In Canada, we often hear of people with disabilities struggling to attain the funds required to purchase an expensive piece of technology that could potentially change a disabled person’s life for the better.
It has been argued that since disabled people have some unique types of aptitudes that they are best suited for working in the online world, where you’re judged by ideas rather than your appearance. That can’t always be the case though if disabled people can’t access websites using assistive technologies to formulate those ideas though.
The Senior Usability Specialist at Desire2Learn, Janna Cameron said in her TEDxUW talk, run by Techvibes’ very own Prashanth Gopalan, that over 90% of websites had assistive technology accessibility problems, and that just 54% who have disabilities use the web.
That’s not to say that there isn’t incredibly innovative technology being built to address disabled people’s disadvantages.
Safwan Choudhury, who also spoke at TEDxUW has a disabled family member, so he was inspired to invent a wheelchair that was thought controlled for paralyzed persons. He said that engineering is about small problems that you can individually solve. In this case the three-step process was about reading thoughts, interpreting thoughts and then acting on interpretation for the technology to work. He also says that there is a large jump between theory and reality, so you have to close the gap.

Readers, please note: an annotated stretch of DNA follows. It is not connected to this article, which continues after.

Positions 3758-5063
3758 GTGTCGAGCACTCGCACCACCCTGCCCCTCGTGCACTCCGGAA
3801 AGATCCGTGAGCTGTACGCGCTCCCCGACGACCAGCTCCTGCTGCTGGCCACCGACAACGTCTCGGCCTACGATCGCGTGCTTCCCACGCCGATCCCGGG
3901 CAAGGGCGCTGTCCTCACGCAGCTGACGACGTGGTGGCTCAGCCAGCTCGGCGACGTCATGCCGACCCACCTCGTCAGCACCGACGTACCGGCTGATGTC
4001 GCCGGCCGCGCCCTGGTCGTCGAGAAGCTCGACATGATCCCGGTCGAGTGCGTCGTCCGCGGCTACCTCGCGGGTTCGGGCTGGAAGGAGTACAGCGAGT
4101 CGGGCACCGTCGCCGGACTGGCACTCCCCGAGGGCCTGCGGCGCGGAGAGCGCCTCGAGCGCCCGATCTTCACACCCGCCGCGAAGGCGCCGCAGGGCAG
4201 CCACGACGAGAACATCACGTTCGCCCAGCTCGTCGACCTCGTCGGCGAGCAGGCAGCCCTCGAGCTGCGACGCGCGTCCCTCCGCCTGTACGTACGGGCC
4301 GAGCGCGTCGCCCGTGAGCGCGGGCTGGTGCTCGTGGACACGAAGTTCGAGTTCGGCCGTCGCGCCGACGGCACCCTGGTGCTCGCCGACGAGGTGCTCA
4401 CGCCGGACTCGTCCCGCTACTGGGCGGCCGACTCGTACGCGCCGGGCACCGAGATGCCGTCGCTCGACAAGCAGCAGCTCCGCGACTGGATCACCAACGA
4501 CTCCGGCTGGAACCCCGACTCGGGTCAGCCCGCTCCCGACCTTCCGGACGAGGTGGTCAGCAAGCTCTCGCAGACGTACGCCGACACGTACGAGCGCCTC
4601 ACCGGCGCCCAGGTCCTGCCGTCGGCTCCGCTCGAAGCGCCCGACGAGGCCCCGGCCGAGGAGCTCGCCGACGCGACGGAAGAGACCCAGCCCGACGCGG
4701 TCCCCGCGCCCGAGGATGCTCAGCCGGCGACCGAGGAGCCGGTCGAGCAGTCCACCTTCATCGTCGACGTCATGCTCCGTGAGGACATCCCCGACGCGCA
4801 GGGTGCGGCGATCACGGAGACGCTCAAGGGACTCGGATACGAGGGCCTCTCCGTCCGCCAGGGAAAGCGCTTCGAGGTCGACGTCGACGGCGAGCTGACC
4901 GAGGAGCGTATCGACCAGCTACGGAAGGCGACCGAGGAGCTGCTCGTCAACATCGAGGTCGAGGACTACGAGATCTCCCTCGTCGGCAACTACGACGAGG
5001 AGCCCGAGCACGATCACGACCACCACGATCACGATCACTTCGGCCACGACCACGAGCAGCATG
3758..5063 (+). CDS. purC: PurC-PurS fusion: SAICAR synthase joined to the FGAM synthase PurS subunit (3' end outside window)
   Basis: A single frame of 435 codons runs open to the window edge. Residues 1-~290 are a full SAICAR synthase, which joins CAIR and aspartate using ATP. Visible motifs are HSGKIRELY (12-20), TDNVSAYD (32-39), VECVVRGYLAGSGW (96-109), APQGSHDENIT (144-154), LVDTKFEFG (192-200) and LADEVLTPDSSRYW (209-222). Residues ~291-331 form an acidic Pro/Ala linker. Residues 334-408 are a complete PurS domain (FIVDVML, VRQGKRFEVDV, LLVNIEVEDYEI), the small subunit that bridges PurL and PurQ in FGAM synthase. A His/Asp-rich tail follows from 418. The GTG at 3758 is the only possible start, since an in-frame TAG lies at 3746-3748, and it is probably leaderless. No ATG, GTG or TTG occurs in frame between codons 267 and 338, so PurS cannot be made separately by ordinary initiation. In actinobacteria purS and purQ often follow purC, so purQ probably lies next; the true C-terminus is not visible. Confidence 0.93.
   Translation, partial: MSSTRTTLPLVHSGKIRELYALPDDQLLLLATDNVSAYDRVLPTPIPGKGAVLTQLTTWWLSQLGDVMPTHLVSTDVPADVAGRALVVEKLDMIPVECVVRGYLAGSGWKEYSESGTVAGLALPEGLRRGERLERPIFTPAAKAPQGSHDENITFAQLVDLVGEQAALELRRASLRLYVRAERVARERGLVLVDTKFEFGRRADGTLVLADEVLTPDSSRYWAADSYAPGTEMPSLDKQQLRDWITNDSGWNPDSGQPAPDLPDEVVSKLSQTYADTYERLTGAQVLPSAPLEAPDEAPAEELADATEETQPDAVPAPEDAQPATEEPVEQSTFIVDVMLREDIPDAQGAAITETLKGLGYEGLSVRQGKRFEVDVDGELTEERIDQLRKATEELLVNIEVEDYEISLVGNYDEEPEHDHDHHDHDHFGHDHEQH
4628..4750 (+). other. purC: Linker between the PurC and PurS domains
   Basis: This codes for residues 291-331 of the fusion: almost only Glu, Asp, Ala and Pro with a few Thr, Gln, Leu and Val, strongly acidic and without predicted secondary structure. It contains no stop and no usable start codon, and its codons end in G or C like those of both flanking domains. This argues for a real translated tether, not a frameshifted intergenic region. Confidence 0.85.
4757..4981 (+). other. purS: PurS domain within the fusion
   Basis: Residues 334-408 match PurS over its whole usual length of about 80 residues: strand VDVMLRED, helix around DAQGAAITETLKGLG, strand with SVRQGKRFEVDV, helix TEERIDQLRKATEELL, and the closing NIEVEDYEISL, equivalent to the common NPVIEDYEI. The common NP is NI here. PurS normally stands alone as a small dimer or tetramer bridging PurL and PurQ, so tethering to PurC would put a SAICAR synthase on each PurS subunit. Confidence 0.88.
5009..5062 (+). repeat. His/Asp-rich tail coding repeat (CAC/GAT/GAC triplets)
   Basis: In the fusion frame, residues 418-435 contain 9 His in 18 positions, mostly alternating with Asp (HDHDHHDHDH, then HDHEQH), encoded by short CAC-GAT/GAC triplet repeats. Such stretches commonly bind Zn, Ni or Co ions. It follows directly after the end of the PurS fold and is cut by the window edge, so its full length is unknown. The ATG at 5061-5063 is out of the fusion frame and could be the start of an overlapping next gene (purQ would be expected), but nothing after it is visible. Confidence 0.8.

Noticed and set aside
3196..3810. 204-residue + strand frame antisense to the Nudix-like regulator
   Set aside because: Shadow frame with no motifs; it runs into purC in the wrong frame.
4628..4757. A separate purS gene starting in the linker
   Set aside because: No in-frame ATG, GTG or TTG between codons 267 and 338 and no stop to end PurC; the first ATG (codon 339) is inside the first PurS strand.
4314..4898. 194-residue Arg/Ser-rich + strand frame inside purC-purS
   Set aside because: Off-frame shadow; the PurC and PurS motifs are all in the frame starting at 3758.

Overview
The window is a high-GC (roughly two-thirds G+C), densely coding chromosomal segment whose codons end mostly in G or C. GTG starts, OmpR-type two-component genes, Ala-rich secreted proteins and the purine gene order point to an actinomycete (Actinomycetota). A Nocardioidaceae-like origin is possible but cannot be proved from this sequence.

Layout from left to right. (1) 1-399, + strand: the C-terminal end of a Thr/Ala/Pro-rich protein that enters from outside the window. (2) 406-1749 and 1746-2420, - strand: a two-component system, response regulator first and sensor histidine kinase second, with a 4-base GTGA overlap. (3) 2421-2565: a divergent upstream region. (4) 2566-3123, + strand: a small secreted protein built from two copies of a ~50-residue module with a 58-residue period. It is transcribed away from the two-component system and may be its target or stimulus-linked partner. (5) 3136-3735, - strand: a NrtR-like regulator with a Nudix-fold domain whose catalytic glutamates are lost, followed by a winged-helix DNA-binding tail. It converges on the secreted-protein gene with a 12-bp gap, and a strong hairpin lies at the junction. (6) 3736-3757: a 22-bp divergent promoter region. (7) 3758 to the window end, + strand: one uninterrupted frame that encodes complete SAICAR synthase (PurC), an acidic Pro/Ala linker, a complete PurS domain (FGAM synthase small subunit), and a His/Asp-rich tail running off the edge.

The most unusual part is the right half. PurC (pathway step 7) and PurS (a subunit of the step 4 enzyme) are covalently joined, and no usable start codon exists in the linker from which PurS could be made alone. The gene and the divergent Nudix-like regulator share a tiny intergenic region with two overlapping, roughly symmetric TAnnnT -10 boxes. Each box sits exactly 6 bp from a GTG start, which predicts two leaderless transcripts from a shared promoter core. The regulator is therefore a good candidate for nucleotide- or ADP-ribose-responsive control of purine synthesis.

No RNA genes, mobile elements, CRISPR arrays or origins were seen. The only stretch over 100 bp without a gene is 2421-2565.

Other thought controlled technology includes the widely profiled Toronto-based company Interaxon, who have developed technology to draw images and play games using a thought-controlled headset.
Further, at TIFF Nexus’ Locative Media day in Toronto last month as part of the Peripherals Initiative in association with Ryerson University, the first ever eye-controlled video game was produced.
That’s just as advertisers use natural language programming and eye-tracking technology to determine how best to shape and format the structure and content of a website.
Just as playing your Nintendo Wii has become a valid form of rehabilitation in some hospitals across the country.
Technology continues to give a better life to those who have become disabled temporarily and permanently.